Dr Ayesha Tulloch
Location: Chamberlain Building 35, School of Geography, Planning and Environmental Management
I am a conservation biologist interested in monitoring and management of threats to biodiversity. I integrate disciplinary perspectives (economic, social, political and environmental) to evaluate approaches for prioritising conservation investments in multiple stakeholder landscapes. I undertook my PhD with the Environmental Decisions Group at the University of Queensland from 2009 to 2012, supervised by Prof Hugh Possingham, Dr Tara Martin and Dr Kerrie Wilson. My PhD research investigated investment in optimal monitoring for conservation, and I developed novel ways of analysing data to provide decision-makers and land managers with information not only on the species or systems we are trying to save, but also about the people carrying out the monitoring.
I have a particular interest in invasive and highly mobile predators, network theory, migratory species and all things birdy.
For my postdoctoral research I am working on tools and approaches for prioritising investment in adaptive management and monitoring of multiple species and threats (with Liana Joseph and Iadine Chades), and trans-boundary conservation issues, including collaboration, large-scale species movements and international policy in conservation (with Salit Kark, Ascelin Gordon, Nick Murray and Nils Bunnefeld).
I am also interested in finding study systems to frame human-wildlife conflict as a decision theory process using cost-benefit analysis and utility modelling where there are multiple actors and multiple values, as well as ways to incorporate social values and other socio-economic information into decision-making. This is particularly important in multi-use landscapes such as those used for agricultural production where there is conflict related to predators.
Publications: Click here
Tulloch, A.I.T., Mustin, K., Possingham, H.P., Szabo, J.K. & Wilson, K.A. (2012). To boldly go where no volunteer has gone before: predicting volunteer activity to prioritise surveys at the landscape scale. Diversity and Distributions. DOI: 10.1111/j.1472-4642.2012.00947.x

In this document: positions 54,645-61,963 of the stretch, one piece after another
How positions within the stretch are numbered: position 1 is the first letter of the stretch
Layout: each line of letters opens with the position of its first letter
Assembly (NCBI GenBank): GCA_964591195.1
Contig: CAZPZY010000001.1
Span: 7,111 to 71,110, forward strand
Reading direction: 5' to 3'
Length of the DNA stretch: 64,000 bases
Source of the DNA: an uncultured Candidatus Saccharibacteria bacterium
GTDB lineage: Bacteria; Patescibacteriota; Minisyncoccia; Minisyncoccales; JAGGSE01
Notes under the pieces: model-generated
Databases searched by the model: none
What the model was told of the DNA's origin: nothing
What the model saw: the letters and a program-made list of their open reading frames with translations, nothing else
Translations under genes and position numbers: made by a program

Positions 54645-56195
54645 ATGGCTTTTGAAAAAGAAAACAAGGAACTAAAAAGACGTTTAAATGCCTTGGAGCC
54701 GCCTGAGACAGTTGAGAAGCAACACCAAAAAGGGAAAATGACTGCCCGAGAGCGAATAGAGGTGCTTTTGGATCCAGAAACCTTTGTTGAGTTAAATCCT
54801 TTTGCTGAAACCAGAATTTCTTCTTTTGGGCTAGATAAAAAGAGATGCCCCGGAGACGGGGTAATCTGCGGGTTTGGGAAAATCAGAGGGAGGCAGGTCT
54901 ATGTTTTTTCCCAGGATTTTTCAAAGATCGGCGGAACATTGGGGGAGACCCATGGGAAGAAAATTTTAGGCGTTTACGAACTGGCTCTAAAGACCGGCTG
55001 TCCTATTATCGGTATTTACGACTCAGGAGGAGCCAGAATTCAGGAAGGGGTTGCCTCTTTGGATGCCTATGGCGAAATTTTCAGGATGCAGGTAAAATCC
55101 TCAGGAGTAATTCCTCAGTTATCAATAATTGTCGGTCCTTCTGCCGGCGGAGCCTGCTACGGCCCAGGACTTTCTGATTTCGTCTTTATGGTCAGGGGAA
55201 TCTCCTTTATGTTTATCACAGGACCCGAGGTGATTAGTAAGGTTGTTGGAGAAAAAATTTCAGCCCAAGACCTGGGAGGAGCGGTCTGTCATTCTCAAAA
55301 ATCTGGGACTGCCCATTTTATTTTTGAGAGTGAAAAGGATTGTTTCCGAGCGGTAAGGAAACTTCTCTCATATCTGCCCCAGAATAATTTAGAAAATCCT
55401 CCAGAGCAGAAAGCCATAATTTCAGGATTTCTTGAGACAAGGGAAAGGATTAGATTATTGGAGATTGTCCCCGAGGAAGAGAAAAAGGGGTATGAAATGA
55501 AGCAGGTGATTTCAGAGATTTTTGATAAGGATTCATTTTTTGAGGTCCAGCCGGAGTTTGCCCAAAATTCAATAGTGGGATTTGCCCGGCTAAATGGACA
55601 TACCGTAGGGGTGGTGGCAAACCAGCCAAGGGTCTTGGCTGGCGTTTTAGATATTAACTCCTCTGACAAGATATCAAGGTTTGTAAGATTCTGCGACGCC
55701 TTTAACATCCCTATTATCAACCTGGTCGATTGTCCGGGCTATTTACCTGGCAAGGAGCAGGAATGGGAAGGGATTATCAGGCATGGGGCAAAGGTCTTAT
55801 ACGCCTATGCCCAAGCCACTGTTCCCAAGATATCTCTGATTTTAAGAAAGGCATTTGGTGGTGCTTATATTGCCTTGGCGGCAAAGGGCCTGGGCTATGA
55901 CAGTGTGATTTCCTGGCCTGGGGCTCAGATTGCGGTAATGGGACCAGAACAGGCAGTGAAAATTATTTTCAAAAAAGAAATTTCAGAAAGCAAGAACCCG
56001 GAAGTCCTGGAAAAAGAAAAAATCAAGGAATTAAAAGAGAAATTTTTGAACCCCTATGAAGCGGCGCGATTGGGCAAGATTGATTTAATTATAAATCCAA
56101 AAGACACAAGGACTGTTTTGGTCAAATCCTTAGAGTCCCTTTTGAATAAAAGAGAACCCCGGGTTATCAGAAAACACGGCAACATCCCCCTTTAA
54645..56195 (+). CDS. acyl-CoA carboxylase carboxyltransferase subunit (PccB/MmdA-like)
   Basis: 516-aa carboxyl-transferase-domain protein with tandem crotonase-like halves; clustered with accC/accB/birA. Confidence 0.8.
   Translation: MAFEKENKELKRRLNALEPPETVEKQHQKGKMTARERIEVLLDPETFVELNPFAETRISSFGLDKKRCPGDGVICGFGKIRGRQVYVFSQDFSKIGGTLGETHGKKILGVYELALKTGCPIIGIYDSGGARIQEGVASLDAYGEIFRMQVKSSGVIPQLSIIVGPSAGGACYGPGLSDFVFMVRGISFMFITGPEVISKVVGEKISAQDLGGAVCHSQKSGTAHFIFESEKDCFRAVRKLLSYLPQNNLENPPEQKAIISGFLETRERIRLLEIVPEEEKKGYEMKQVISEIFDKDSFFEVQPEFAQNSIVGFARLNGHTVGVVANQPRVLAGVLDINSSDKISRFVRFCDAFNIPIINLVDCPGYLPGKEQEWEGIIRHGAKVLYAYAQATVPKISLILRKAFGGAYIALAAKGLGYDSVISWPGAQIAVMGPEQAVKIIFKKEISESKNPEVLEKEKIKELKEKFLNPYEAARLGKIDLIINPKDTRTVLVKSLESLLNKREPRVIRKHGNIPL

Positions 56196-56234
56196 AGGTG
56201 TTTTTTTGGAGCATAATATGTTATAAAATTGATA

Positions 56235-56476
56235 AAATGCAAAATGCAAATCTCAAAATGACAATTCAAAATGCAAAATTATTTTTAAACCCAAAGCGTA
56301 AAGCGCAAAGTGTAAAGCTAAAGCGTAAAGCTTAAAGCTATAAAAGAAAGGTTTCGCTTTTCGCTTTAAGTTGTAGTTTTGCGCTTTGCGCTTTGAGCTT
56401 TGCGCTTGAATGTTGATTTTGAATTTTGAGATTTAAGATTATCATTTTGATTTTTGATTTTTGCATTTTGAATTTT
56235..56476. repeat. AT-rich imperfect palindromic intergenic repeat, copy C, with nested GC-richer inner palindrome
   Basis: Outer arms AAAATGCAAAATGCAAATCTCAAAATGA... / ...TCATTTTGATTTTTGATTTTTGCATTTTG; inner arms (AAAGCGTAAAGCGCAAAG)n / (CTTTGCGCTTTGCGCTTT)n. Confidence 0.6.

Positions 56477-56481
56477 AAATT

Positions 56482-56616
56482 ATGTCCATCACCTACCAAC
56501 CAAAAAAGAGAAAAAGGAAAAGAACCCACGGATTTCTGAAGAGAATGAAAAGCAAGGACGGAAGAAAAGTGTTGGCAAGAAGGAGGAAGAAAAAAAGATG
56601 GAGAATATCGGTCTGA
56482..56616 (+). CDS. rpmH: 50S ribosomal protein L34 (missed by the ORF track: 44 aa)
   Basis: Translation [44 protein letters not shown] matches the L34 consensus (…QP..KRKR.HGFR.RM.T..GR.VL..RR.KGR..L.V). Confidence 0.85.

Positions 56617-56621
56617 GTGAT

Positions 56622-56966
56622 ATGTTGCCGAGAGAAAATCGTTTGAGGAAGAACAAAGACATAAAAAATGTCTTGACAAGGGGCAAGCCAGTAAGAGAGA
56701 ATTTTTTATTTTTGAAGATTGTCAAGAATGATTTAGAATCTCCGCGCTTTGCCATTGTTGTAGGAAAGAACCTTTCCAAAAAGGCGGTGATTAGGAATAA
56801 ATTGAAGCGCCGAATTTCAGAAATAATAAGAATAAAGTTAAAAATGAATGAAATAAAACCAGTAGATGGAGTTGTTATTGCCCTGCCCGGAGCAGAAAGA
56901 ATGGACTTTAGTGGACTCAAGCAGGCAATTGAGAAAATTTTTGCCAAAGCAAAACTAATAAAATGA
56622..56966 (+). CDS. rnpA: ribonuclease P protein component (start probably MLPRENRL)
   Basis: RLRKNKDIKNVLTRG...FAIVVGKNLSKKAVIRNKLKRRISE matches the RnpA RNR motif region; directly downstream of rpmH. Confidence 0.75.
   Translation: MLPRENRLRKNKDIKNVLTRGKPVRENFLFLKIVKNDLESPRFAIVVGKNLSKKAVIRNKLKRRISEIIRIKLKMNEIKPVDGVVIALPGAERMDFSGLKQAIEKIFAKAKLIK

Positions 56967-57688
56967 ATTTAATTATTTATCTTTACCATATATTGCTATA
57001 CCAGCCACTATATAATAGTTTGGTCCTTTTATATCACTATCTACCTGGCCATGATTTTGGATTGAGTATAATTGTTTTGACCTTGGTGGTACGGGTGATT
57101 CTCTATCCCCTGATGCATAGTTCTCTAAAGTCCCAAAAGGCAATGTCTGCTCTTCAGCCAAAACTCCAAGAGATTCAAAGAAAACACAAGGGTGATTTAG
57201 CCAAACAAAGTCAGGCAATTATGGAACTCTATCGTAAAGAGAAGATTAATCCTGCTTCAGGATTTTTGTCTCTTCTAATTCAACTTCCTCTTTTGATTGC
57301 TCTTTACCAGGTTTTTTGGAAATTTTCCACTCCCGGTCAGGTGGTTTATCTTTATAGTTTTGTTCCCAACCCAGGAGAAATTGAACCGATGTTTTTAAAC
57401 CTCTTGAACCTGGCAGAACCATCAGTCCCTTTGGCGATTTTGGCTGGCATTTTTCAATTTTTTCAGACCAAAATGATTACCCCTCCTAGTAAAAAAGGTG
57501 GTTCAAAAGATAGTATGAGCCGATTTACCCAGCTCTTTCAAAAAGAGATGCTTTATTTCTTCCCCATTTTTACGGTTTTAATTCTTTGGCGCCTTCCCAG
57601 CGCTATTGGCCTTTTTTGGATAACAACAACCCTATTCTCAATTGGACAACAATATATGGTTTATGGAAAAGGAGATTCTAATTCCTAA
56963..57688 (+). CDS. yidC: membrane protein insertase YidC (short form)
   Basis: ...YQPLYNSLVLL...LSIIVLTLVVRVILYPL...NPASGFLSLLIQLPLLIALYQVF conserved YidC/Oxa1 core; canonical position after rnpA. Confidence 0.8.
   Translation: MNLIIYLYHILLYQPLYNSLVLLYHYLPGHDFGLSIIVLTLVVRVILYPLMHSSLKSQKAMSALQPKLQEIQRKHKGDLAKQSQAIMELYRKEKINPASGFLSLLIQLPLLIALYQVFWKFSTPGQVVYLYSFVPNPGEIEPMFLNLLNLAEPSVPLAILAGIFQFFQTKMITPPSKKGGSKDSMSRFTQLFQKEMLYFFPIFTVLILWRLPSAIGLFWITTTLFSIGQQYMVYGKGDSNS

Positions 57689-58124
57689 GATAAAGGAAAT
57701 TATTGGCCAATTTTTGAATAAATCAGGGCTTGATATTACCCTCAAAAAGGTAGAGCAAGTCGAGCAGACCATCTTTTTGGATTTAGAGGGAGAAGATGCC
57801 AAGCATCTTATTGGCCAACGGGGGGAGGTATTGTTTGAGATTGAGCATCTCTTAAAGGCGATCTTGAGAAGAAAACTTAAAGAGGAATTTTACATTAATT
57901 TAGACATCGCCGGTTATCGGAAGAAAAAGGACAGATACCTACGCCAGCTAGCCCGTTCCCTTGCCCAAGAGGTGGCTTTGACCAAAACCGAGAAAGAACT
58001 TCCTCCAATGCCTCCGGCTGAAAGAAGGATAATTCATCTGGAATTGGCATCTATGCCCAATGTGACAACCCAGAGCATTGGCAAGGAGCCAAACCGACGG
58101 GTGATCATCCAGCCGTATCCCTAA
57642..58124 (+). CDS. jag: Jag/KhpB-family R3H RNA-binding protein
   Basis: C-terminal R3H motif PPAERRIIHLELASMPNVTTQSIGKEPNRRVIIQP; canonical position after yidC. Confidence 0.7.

Tulloch, A.I.T., Joseph, L., Szabo, J.K., Martin, T. & Possingham, H.P. (2013). Realizing the full potential of citizen science monitoring programs. Biological Conservation 165: 128-138. DOI: http://dx.doi.org/10.1016/j.biocon.2013.05.025
Tulloch, A.I.T., Chadès, I. & Possingham, H.P. (2013). Accounting for species complementarity to maximize monitoring power for species management. Conservation Biology 27(5): 988-999.
Tulloch, A, Possingham H.P. & Wilson, K.A. 2011. Wise Selection of an Indicator for Monitoring the Success of Management Actions. Biological Conservation 144(1):141-154 DOI:10.1016/j.biocon.2010.08.009
Tulloch, A. (2010). Selecting good indicators – Effective management in Gondwana Link depends on good guidance. Decision Point 36
Tulloch, A.I. and Dickman, C.R. (2007) Effects of food and fire on the demography of a nectar-feeding marsupial: a field experiment. Journal of Zoology, London 273(4): 382-388. DOI:10.1111/j.1469-7998.2007.00339.x
Tulloch, A.I. and Dickman, C.R. (2006) Floristic and structural components of habitat use in the eastern pygmy possum (Cercartetus nanus) in burnt and unburnt habitat. Journal of Wildlife Research 33(8): 627-637.http://dx.doi.org/10.1071/WR0605
Tulloch, A. (2004) The Importance of Food and Shelter for Habitat Use and Conservation of the Burramyids in Australia. In The Biology of Australian Possums and Gliders (Eds. R. L. Goldingay and S. M. Jackson), Surrey Beatty & Sons, Chipping Norton, New South Wales, Australia, Pp. 268-284.
Tulloch, A. (2003) Post-fire Distribution, Abundance and Habitat Use of Small Mammals in Royal National Park, Heathcote National Park and Garawarra State Recreation Area, NSW: A Survey Targeting the Eastern Pygmy Possum, Cercartetus nanus. Unpublished report, NSW National Parks and Wildlife Service, Sydney.